What’s more enduring is Wan’s ability to be a BFF—only better. Unlike that well-meaning friend who is afraid to hurt your feelings when she chirps: “That skirt looks great on you!” even though you both know it doesn’t, Wan would make sure you didn’t try it on in the first place. He’s each woman’s biggest fan and as a professional stylist, he has a trustworthy authority that’s believable. In this way, he makes fashion inclusive and conveys a sense of worth to every woman who momentarily sheds her vulnerability and her clothes. In the end, the triumph of How To Look Good Naked is not in fighting a battle against unhealthy body image. It’s in the idea of a great friend who pays attention to you after you’ve stopped paying attention to yourself.

From drunken masters to rumbles in the Bronx, Jackie Chan's career is chock full of goofs and kicks. These ten films capture what makes Chan so magnetic.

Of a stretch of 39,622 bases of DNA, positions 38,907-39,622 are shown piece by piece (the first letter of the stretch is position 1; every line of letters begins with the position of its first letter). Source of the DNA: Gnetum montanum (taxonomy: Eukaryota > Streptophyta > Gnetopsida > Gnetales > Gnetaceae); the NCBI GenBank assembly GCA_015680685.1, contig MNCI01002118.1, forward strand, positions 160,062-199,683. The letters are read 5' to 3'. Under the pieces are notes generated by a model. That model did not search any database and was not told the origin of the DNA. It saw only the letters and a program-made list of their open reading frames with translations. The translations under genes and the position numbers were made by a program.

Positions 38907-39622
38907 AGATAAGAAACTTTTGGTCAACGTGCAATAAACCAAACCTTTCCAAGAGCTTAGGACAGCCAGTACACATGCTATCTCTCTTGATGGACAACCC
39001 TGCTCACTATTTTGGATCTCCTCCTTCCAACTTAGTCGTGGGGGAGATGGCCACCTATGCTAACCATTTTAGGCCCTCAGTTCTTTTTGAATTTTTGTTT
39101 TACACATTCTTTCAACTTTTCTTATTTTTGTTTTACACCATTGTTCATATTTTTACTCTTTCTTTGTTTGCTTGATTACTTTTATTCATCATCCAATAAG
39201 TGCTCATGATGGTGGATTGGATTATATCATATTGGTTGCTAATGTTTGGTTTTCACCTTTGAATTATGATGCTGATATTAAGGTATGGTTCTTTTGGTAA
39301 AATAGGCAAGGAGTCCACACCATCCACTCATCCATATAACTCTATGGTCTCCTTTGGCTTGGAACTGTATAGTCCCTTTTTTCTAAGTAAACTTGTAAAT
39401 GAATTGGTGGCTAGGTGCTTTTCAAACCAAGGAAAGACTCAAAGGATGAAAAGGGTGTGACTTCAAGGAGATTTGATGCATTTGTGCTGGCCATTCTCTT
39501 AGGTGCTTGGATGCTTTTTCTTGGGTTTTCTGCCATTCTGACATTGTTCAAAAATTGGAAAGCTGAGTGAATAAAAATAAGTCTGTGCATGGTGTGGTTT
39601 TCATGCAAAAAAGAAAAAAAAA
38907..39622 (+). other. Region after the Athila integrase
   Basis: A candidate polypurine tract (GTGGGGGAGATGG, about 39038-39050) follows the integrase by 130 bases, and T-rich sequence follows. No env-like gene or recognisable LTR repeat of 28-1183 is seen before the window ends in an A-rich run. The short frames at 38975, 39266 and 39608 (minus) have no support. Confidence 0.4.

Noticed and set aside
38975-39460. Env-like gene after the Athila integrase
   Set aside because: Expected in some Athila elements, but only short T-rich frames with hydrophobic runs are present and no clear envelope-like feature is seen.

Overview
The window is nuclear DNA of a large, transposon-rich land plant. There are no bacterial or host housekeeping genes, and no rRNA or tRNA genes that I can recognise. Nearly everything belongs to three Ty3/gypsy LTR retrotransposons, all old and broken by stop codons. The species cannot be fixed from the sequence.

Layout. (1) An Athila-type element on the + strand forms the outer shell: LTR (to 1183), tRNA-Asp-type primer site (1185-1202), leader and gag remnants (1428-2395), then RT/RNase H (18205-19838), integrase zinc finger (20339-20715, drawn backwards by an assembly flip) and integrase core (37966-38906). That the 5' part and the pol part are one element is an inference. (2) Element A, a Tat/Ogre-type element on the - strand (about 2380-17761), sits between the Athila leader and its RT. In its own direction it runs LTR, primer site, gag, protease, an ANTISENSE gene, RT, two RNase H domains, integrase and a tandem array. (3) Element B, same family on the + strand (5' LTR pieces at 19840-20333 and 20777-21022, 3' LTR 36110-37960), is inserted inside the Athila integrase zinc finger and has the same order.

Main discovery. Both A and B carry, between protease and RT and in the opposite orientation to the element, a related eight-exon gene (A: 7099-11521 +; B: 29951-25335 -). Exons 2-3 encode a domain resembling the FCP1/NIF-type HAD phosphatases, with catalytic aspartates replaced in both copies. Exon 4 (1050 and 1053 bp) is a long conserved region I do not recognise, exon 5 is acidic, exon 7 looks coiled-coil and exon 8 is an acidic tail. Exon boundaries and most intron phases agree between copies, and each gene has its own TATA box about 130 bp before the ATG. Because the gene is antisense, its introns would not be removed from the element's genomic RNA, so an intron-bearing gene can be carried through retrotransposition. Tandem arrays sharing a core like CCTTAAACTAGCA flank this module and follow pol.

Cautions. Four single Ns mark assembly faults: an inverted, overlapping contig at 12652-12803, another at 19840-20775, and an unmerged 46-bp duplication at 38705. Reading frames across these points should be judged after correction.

Jackie Chan got his first film role way back in 1976, when a rival producer hired him for his obvious action prowess. Now, nearly 40 years later, he is more than a household name. He's a brand, a signature star with an equally recognizable onscreen persona. For many, he was their introduction into the world of Hong Kong cinema. For others, he's the goofy guy speaking broken English to Chris Tucker in the Rush Hour films.

From his grasp of physical comedy to his fearlessness in the face of certain death (until recently, Chan performed all of his own stunts) he's a one of a kind talent whose taken his abilities in directions both reasonable (charity work, political reform) and ridiculous (have your heard about his singing career?).